At this point someone might raise the famous quote from Henry Ford when he allegedly said: “If I had asked people what they wanted, they would have said faster horses.” So instead of revolutionising the automotive industry back in the day, customers would have more likely focused on improving something that was more familiar to them.

There is indeed a wisdom in this quote: customers should probably never be in the position where they do the designer’s actual design work. However, it is also important to notice that Ford does not dispute the importance of having insight of your customers when designing something new for them. In our view, the key take-away here is that you will get irrelevant answers, if you ask the wrong questions. For this reason, design research always needs to be framed in a way that we get relevant output from customers - and for that we need to give relevant input for them. So instead of just asking what your customers would like to see in the future, you should use other types of insight acquiring methods.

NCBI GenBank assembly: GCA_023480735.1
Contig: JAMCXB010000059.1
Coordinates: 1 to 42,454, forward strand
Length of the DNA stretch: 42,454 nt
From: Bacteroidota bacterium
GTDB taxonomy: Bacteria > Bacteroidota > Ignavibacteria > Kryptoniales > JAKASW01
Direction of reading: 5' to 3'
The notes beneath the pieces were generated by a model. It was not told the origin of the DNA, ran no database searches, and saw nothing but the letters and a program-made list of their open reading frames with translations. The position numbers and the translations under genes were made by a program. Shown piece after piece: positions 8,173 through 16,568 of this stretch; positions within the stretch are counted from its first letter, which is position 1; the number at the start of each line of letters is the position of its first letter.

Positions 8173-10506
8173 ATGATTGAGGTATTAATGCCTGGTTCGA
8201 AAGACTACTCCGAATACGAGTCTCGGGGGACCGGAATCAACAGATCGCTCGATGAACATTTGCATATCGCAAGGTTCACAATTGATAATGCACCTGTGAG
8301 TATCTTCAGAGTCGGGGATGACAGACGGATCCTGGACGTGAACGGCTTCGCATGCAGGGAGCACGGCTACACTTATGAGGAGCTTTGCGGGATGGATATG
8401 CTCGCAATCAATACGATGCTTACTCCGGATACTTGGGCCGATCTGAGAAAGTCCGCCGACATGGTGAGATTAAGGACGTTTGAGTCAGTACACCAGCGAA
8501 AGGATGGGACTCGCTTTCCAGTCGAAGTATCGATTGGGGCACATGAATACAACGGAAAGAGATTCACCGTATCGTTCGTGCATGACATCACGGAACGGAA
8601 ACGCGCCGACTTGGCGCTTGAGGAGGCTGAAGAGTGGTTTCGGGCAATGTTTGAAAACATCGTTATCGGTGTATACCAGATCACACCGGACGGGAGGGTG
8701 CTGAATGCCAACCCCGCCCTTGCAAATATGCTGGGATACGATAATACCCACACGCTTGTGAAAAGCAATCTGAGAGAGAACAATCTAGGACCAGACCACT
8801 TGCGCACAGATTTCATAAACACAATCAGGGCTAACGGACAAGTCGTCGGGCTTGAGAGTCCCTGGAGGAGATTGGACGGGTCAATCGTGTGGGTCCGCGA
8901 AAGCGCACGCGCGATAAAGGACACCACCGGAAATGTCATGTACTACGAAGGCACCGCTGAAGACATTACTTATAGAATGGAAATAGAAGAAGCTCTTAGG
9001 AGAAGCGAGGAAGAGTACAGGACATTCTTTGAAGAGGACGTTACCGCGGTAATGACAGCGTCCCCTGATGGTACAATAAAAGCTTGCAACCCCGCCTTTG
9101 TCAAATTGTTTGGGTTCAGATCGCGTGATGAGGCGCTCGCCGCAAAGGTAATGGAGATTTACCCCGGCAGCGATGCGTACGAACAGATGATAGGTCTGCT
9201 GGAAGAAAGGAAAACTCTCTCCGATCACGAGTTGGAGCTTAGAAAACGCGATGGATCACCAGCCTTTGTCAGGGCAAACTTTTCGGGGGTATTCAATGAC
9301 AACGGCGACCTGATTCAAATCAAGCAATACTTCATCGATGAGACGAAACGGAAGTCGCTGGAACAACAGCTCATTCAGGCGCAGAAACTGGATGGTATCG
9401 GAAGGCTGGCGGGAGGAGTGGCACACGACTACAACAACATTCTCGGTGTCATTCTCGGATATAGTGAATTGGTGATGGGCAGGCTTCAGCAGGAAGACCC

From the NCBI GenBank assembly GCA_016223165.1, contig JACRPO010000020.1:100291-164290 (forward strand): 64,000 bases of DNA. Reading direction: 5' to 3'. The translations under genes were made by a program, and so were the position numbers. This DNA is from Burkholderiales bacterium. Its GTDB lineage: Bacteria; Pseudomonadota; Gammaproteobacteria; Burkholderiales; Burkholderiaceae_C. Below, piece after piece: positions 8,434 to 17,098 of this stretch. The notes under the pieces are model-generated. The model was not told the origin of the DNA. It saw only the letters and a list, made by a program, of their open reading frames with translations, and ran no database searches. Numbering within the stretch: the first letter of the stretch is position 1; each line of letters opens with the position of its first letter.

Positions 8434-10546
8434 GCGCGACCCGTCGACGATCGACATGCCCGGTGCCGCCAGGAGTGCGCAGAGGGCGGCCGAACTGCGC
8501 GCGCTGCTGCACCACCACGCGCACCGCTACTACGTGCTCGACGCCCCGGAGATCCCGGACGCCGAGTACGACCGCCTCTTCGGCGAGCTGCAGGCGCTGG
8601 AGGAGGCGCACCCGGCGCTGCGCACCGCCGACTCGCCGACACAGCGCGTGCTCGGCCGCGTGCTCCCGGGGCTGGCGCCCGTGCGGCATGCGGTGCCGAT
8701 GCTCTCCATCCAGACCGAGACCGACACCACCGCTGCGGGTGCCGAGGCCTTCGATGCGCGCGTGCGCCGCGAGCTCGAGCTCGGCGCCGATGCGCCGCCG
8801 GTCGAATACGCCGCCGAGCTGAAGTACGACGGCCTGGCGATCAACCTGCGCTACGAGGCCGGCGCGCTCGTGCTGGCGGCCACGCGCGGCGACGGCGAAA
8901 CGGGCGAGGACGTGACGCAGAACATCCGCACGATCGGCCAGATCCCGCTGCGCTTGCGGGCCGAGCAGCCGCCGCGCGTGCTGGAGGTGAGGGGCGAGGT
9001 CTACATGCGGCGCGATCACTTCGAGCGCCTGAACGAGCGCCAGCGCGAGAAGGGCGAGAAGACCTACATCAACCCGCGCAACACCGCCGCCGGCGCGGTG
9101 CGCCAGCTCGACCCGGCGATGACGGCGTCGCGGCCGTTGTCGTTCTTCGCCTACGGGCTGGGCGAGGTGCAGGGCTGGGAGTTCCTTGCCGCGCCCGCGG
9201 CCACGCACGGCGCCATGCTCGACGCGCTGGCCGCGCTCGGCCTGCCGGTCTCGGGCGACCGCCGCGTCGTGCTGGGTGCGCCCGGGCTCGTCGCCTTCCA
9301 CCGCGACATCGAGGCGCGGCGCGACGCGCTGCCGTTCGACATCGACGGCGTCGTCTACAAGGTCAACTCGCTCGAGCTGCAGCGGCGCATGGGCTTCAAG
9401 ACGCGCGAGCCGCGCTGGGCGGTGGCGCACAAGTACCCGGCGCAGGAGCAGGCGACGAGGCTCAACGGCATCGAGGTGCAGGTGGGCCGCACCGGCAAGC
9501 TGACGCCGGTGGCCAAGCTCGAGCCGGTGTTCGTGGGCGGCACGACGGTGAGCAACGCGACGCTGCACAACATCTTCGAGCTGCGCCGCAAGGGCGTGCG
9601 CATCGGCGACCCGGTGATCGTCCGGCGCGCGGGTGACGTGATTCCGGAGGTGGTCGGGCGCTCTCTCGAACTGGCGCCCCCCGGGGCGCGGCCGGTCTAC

The most relevant type of insights that you should be looking for are understanding how people make their choices and what matters to them in the context of mobility – and for this purpose you need deeper insights on what happens internally, in the customer’s psyche by understanding their needs, desires, fears and values. To reach this level of customer insights you often need to utilize insights acquiring methods that help your customers think beyond today and to envision what the future might look like. This can be achieved, for example, with future illustrations - such as storyboards, service samples and videos - that make the potential future more tangible for the customers.